WATERLOO, Ont. — The Harper government has created a structural deficit and now needs to outline a clear exit strategy, says former prime minister and deficit-slayer Paul Martin.
Martin, speaking to reporters after a speech to a global economic conference in Waterloo, Ont., on Sunday, said his government left behind a $13 billion surplus and the Conservatives whittled that down to nothing before the recession even hit.
“That surplus was wiped out and more before a penny was spent on stimulus spending,” Martin said.
If the surplus had been left untouched, there would have been enough money in Ottawa’s coffers to cover billions of dollars of stimulus spending without going into deficit, he added.
Finance Minister Jim Flaherty recently updated his estimates for the deficit for this year, raising the number by more than $5 billion, to a projected $55.9 billion from $50.2 billion.
Much of the deficit reflects higher government stimulus spending to fight the recession, lower corporate taxes as company profits fall and billions of dollars spent to bail out General Motors and Chrysler and save them from collapse this spring.
Flaherty has promised to balance the books by the 2015-16 fiscal year by squeezing growth in public spending and relying on higher tax revenues from a growing economy. Flaherty has said he will not increase taxes or cut transfer payments to the provinces.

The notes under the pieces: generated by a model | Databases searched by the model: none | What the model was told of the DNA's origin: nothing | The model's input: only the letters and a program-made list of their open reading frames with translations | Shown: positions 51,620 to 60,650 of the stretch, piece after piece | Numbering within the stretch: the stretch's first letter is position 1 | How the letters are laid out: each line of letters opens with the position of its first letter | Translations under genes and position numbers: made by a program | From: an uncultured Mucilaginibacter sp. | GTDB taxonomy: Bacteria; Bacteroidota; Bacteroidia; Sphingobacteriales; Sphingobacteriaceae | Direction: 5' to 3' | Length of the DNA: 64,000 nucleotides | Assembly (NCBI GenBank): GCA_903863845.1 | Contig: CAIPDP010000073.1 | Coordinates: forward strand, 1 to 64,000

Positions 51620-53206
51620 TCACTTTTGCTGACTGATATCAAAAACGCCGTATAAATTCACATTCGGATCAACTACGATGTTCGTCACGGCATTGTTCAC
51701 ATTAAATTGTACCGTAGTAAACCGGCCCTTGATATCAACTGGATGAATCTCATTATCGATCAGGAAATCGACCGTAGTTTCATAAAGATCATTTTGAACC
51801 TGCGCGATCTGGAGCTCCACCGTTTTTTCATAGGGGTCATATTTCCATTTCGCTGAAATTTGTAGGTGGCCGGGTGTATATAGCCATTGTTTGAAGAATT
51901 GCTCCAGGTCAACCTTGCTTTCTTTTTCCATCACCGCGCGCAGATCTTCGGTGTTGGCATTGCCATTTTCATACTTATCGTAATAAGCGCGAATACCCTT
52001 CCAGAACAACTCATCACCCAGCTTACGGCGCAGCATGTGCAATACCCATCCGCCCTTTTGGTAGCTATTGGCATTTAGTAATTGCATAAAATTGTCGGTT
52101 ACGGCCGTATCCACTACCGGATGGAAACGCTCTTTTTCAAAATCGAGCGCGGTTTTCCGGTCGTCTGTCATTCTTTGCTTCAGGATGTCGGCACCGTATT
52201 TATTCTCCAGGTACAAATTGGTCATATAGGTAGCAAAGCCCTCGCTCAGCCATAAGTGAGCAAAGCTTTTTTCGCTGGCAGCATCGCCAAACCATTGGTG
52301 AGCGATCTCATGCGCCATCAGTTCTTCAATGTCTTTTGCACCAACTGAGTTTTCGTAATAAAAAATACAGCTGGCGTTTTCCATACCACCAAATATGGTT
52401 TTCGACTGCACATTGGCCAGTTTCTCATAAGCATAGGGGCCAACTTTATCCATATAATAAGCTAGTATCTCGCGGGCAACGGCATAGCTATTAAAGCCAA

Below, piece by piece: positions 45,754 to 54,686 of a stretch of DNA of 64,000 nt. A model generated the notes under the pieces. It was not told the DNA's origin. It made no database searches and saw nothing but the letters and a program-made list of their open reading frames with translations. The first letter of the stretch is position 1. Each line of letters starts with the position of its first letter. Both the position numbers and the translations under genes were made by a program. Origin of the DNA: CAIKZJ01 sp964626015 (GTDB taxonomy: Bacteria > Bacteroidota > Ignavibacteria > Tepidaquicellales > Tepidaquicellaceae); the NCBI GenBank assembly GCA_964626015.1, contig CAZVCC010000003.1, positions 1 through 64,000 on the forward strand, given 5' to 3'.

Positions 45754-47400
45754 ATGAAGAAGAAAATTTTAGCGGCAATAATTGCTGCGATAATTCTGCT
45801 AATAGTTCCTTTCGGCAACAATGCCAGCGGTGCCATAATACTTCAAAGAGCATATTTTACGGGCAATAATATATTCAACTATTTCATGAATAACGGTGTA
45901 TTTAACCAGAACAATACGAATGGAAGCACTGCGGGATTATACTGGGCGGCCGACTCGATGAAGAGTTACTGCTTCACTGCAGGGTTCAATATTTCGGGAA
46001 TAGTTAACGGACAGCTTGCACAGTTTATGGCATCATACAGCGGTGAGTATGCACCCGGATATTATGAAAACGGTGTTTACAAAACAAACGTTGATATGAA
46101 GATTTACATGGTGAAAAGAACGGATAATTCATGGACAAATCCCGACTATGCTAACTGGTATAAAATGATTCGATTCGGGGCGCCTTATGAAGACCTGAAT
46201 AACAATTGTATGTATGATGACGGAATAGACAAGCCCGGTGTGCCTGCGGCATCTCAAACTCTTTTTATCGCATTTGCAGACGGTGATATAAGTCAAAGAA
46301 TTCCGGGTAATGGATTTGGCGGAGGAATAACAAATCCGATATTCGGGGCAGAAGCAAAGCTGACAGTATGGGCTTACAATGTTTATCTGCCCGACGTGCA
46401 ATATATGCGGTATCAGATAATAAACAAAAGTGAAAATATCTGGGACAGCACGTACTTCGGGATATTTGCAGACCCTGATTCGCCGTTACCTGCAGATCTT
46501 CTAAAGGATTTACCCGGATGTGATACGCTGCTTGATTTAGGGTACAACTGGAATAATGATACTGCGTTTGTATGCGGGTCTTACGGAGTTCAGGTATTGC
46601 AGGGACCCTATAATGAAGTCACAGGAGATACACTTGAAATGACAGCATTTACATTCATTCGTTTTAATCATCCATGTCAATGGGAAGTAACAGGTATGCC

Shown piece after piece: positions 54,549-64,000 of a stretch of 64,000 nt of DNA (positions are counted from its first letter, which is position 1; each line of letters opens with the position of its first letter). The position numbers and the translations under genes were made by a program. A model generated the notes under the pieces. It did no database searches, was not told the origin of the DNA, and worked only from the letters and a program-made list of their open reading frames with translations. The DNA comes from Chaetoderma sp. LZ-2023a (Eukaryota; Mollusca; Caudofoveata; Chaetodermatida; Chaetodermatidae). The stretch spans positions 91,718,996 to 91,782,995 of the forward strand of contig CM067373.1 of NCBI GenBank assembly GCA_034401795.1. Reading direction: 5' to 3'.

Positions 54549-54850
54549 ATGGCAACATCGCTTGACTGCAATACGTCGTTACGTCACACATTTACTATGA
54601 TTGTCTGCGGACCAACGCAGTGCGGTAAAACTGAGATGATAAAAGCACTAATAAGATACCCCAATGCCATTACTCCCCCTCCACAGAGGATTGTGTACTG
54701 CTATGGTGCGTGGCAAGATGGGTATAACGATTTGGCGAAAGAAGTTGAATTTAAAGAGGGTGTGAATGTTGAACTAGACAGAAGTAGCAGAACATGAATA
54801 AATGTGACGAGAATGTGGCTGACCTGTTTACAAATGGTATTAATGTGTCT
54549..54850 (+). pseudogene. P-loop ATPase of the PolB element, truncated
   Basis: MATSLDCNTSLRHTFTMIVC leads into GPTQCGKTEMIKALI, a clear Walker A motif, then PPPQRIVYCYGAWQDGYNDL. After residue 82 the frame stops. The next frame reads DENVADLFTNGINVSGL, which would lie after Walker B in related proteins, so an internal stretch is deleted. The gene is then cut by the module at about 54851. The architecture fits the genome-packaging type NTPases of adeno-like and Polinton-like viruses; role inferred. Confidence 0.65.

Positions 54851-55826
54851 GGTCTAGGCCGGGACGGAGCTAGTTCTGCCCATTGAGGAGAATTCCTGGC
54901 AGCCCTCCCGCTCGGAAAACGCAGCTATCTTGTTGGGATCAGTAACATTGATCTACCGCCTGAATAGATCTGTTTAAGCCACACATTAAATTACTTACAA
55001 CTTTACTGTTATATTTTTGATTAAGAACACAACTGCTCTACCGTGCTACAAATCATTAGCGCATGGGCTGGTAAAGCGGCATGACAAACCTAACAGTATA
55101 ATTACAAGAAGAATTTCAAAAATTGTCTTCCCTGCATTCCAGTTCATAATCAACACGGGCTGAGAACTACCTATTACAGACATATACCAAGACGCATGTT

However, employment insurance premiums are going up and some economists have predicted that taxes, user fees and other revenue generators will likely rise as well over the next several years to help fight the deficit.
But Martin, who balanced the books as finance minister in the Jean Chretien Liberal government from 1993 to 2002, said Canadians deserve a clearer picture of what their government is going to do to eliminate the structural deficit it has created.
“It’s not enough to say we will have a plan,” Martin said. “The government should have a plan now and it should lay it out in front of the Canadian people.”
This doesn’t mean the government needs to start acting to eliminate the deficit immediately, Martin said. He said Canada — and governments around the world — need to wait until the time is right before they start to cut spending, but when that time comes, they should be prepared to react immediately.
Martin is known for successfully eliminating the deficit when he was finance minister — a move that often resulted in unpopular decisions, such as cutting transfer payments to the provinces and reducing funding for universities.
He said he didn’t enjoy doing what he did, but it was necessary at the time, and it will be necessary again.
“The reason I just think it was such a terrible mistake for the government to go to a structural deficit is that you don’t want to do what we did in ’95 every 10 years. You don’t want to impose that on people,” Martin said.
Martin is often criticized for hiding his assests from the taxman in the Carribean.